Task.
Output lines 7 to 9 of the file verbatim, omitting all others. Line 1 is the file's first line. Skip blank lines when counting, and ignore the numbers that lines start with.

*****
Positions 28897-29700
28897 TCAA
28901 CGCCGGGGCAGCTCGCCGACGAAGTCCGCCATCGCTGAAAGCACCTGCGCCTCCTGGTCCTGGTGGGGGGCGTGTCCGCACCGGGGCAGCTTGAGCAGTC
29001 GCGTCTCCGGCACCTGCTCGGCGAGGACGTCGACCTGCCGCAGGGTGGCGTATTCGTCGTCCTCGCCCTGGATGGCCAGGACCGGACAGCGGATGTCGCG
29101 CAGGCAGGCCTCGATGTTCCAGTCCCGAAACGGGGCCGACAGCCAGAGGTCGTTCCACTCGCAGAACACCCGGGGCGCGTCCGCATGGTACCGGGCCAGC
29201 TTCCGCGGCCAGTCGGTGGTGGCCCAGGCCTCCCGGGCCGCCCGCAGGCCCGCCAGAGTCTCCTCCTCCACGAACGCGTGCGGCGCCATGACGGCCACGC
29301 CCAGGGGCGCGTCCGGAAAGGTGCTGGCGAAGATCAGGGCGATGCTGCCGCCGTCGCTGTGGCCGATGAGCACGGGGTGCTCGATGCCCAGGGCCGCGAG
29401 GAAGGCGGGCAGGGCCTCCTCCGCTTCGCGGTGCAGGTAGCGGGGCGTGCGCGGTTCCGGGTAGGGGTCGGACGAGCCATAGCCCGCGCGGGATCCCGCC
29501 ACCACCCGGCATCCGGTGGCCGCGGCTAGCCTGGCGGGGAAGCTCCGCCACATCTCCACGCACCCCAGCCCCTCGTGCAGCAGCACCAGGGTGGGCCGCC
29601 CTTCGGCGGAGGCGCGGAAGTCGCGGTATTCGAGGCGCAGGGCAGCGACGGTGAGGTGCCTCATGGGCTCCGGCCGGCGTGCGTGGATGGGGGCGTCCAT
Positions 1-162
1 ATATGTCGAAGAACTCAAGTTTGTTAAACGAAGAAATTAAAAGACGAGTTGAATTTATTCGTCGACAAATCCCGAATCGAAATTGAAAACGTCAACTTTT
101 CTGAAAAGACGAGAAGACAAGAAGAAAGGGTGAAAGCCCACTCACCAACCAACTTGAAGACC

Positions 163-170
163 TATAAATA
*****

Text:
29301 CCAGGGGCGCGTCCGGAAAGGTGCTGGCGAAGATCAGGGCGATGCTGCCGCCGTCGCTGTGGCCGATGAGCACGGGGTGCTCGATGCCCAGGGCCGCGAG
29401 GAAGGCGGGCAGGGCCTCCTCCGCTTCGCGGTGCAGGTAGCGGGGCGTGCGCGGTTCCGGGTAGGGGTCGGACGAGCCATAGCCCGCGCGGGATCCCGCC
29501 ACCACCCGGCATCCGGTGGCCGCGGCTAGCCTGGCGGGGAAGCTCCGCCACATCTCCACGCACCCCAGCCCCTCGTGCAGCAGCACCAGGGTGGGCCGCC